Q: If you had to define your poetry in a few words or in an expression, what would you say? And what about the word ‘Poetry’?
A: The search for the essence inhibits an answer, no matter how timid. Poetry has no other precursor except hunger, or any other successor except crime.
Q: I understand your poetry as a challenge to the poem’s own constitution in as much as it is an object whereby – in the sense of the accumulation of a sign’s cultural markers – you sometimes touch a surrealistic universe. What is the meaning of such an abundance of references in your poetry?
A: The confluence of cultural signs doesn’t always function in the same manner in the texts. There is no single meaning in this strategic mapping. The Adamastor’s* mouth is as good for sinking carracks as it is for spitting out the stones on to the floor of our aesthetical indifference.
Q: The universe of women’s poetry writing has increased in latest years. How do you see this trend (reasons, motives, themes) in which you are yourself included?
A: There must be some confusion here. I don’t include myself. I don’t know what that is, ‘The universe of women’s poetry writing’. It sounds to me like an attempt at domestication and at the same time as sexist segregation. I would hardly think of writing as if it were a trend. We are all heroes here. We’ve already hired the trenches, polished the bullets, but it’s very hard to take off our pajamas.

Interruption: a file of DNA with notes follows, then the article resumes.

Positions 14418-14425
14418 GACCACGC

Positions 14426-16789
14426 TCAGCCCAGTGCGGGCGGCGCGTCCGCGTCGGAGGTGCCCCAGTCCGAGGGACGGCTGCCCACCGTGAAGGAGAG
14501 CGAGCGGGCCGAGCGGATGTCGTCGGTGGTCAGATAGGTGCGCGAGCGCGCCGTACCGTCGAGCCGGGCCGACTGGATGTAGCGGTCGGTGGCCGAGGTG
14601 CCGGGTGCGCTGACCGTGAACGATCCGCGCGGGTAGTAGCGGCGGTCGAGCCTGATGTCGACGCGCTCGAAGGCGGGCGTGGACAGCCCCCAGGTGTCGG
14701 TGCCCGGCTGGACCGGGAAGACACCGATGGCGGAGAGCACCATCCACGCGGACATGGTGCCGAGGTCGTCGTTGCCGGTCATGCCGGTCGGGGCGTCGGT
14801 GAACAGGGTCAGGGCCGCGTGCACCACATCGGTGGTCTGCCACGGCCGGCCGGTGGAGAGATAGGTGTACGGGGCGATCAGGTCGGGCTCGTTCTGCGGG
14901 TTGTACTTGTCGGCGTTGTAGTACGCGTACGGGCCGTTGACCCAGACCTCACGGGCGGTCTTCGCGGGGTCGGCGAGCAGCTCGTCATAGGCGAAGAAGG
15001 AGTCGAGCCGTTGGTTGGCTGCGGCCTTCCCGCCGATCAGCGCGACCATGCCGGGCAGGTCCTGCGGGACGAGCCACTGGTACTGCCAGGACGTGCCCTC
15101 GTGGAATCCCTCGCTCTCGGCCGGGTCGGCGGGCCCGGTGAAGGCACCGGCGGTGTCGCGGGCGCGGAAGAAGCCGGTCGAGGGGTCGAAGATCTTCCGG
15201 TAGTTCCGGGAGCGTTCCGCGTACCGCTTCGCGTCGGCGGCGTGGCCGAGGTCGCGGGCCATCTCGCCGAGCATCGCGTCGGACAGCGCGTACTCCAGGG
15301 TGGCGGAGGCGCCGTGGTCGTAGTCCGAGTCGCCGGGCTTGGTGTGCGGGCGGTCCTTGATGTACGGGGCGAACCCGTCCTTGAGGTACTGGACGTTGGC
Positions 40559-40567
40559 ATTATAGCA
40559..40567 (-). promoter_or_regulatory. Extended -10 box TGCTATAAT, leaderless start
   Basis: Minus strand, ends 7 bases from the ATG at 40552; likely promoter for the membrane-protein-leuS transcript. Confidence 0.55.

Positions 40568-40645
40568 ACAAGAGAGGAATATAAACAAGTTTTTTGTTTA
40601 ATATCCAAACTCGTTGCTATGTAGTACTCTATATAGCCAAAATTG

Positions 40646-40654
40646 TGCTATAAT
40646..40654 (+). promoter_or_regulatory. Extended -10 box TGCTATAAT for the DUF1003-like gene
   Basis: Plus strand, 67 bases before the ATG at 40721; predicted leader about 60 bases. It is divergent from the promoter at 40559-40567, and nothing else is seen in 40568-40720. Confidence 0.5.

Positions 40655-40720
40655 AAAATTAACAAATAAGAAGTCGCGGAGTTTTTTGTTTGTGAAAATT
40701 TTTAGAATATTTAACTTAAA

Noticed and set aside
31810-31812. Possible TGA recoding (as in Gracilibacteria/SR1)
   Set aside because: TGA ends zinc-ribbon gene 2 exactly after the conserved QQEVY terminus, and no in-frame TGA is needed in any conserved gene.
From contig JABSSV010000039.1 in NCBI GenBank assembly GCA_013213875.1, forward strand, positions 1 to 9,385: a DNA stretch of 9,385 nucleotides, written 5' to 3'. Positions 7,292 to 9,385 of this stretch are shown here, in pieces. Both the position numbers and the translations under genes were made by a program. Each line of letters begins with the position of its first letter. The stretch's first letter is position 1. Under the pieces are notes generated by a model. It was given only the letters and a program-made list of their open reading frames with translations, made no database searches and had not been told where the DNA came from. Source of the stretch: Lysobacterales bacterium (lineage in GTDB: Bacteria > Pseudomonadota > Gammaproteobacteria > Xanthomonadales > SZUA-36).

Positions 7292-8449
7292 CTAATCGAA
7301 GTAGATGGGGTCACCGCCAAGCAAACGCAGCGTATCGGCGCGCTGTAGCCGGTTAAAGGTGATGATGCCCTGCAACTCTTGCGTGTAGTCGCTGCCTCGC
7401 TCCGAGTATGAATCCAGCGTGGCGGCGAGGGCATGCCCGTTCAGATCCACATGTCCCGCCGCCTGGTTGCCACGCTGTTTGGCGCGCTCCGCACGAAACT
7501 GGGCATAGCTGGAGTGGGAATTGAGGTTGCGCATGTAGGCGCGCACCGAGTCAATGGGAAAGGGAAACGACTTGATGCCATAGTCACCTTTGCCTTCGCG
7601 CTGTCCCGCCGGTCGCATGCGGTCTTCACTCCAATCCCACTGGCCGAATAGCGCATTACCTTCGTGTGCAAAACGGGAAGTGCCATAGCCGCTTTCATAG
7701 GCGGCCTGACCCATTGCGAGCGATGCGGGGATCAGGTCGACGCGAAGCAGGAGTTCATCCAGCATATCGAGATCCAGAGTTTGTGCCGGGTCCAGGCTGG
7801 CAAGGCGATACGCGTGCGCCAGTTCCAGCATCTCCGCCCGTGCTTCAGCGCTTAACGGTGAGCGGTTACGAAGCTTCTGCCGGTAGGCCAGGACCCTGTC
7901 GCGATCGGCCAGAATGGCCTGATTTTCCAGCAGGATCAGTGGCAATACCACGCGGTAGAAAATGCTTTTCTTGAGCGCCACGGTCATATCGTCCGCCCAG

* From Wikipedia: Adamastor is a Greek-type mythological character famed by the Portuguese poet Luís de Camões in his epic poem Os Lusíadas (first printed in 1572), as a symbol of the forces of nature Portuguese navigators had to overcome during their discoveries. Camões gave his creation a history as one of the Gigantes of Greek mythology who had been spurned by Thetis, now appearing in the form of a threatening storm cloud to Vasco da Gama and threatening ruin to anyone hardy enough to pass the Cape and penetrate the Indian Ocean, which was Adamastor’s domain. Adamastor became the Spirit of the Cape, a hideous phantom of unearthly pallor:
Even as I spoke, an immense shape
Materialised in the night air,
Grotesque and enormous stature
With heavy jowls, and an unkempt beard
Scowling from shrunken, hollow eyes
Its complexion earthy and pale,
Its hair grizzled and matted with clay,
Its mouth coal black, teeth yellow with decay.
— Camões, The Lusiads Canto V.